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BIAFRA: From Boys to Men

 By Dr. M.O. Ene

Special to USAfrica The Newspaper, Houston
USAfricaonline.comand NigeriaCentral.com

"My contention is that we went to war to keep Nigeria one and tous there was no Biafra and therefore we cannot talk of the leader ofthe rebellion as the Head of State of Biafra (1967-1970)."~ Gen.Yakubu Gowon, rtd: African Concord, 1992

"Ido not deny the fact of secession in 1967...that is a historicalfact.What I deny is that the Igbo community to which I belong hasbeen planning for secession. Secession is not like Cocaine... it isnot addictive. Today other people are feeling the pangs of what Ifelt twenty-five years ago. These people have my sympathies. Thesepeople not having the guts to say so have continued to murmur in thehope that I will take up the refrain. I will not. Today I have morereasons to seek a better Nigeria than I did. ...I have invested soheavily in Nigeria."~Chukwuemeka Odumegwu-Ojukwu, former head ofstate of the Republic of Biafra: TSM, 1994

Biafra was my rite of passage. One day, I will tell the fullstory. But I'll begin here. The horror. The senselessness. Thesacrifices. I missed growing up in my family, the parental love kidsmy age were getting, but I grew up faster and painfully too. Killinganother human can be terribly traumatic. I found solace in theinfinite wisdom of Igbo idioms. "Let it be said that my dog devouredthe neighbor's dog, instead of: "his dog savaged mine'." grandpaChima's words taken out of context, but it helped me come to termswith wasting of human lives like unwholesome Christmas chickens.

I saw a Commonwealth Games silver medalist wasted. A fineofficer.I was in trenches with wasted people; I saw "enemies" wastedwith hot leads. I still believe the particular bullets didn't comefrom my gun;good Catholic boys don't kill! I saw my platoon commandershoot himself in the hand to keep a date. Yes. Bloody coward. I onceraced to our company rendezvous to request for supplies in the heatof a nasty battle and saw a highly regarded officer doing to a duskydamsel what I thought only babies did with their mummies' mammary. Iwaited. Many fine boys wasted in the battlefield across the RiverNmam in Awlaw before he struck milk! Enough milk for his coffee.Yuk.

It was sheer madness. It took three years for the top dogs toagree that it was an expensive mistake, a callous calculation made tolook good.Game over. No ceremonies, not even a discharge paper. Nothank you, no handshakes. No passing out parades, no nothing. Ihitched a ride, ran and walked home a hero.

They called me names: "The dry meat that fills the mouth." "Thegame that chews its cud while the hunter aims...." "The fire thatrages and consumes the desert!" "The boy who washed his hands anddinned with elders!" I felt wanted; I felt important.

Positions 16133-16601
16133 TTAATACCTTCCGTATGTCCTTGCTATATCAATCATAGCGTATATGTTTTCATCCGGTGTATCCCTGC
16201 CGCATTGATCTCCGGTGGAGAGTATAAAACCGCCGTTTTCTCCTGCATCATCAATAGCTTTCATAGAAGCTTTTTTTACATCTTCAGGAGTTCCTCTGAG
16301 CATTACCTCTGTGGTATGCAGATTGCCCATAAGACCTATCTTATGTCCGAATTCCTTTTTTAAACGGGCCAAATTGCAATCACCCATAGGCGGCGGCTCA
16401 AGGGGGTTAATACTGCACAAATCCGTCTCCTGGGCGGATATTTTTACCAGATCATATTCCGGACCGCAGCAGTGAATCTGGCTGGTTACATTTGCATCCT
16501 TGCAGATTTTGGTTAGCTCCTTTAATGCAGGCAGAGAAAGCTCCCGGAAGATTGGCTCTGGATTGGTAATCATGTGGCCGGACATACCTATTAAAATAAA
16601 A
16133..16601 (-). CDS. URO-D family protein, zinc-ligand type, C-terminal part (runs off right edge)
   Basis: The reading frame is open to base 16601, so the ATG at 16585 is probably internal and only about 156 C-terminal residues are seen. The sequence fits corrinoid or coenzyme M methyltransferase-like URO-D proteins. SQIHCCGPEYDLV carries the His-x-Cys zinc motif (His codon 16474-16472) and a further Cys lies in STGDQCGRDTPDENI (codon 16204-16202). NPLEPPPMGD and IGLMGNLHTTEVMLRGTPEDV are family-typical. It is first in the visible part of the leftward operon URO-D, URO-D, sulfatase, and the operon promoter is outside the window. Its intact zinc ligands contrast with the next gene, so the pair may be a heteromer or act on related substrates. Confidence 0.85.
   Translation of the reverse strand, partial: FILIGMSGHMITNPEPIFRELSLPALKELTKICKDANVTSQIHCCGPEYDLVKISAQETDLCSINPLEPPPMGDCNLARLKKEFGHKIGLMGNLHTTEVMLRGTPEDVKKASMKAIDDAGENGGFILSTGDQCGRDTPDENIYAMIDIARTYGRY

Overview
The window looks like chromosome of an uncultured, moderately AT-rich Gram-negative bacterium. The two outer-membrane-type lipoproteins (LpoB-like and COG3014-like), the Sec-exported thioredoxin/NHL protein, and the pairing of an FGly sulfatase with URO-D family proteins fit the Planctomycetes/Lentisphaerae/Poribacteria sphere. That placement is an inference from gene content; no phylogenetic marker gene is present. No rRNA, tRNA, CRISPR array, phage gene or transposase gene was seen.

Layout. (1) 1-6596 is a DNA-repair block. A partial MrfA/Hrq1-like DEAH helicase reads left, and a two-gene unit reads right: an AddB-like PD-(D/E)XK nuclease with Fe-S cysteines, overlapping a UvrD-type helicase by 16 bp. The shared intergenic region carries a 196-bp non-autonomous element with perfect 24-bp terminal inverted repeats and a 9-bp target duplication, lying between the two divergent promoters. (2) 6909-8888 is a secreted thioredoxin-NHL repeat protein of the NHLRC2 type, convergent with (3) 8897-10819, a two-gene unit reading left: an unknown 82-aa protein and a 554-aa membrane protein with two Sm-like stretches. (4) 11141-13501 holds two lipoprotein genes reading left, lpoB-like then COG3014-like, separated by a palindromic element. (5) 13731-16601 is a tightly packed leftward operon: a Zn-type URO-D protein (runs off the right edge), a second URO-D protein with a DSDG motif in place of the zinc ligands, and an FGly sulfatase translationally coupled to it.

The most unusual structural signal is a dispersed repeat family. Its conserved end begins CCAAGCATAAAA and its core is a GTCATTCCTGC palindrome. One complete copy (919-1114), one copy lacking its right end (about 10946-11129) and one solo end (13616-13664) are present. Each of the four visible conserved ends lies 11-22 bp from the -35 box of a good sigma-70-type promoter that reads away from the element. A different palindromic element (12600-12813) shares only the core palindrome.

It was not all war in Biafra. many had their share of thefun,drinks and Sex, even with the risk of contacting "Bonny Special,"a dangerous strain of aggressive gonorrhea. 'Wee-wee' (Indian hemp organja).Cheap Mars cigarette. I drove cars, fast and furious (most ofthe time on locally refined palm oil). I commandeered cars frombloody civilians to win the war, a fight to finish for the defenseand continuation of Umunna (the agnates) and for the pride of ourwomenfolk. I beat up people for fun. I got the feel for raw power inBiafra.

Gowon, we once sang, had gone to beg Ojukwu :

 

"Ojukwu, you have won."

Gowon has gone to Ojukwu to beg:

"Ojukwu, you have won.

"I shall go to Ojukwu to ask for his pardon,

"My army and I are tired; you have won.

"My bullets are spent

"My funds are spent "The devil pushed me into fighting you.

"My bullets are spent "My funds are spent

"The devil pushed me into fighting you."

"Ojukwu soldiers: Major, Major, Major, Major.

Odumegwu-Ojukwu: Another savior."

The next day, we were lined up and taught to sing a differenttune.One tedious teacher came up with the worst psycho-denial, bootlicking verse anyone could dream up in the immediate postwarEnugu:

"Ojukwu wanted to separate Nigeria, But Gowon said Nigeria must beone. We are fighting together with Gowon. To keeping Nigeriaone."

We felt insulted. It sounded daft too. We tied the old man up andnearly choked him to death. I was singled out and expelled. I wasmad. If we had won the war, the principal would not dare.

I cried for Biafra. I was mad. I was suspended from school. Biafrawas history. In all wars. children suffer and are the true victims ofthe madness of war. I wonder how many twelve-year-old boys in Angola,Bosnia, Ethiopia, Eritrea, Iraq, Israel,Liberia, Somalia, Sudan,Saharawi, Sri Lanka and others share the experiences of the childrenof Biafra, 1966-1970.

*Dr. Ene contributes editorial viewpoints to USAfrica on socialand public policy issues. This article appeared exclusively, first,in USAfrica The Newspaper, Vol 3#7, June 1996.


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USAfrica The Newspaper voted the "Best Community Newspaper" in the 4th largest city in the U.S., Houston. It is in the Best of Houston 2001 special as chosen by the editors and readers of the Houston Press, reflecting their poll and annual rankings.

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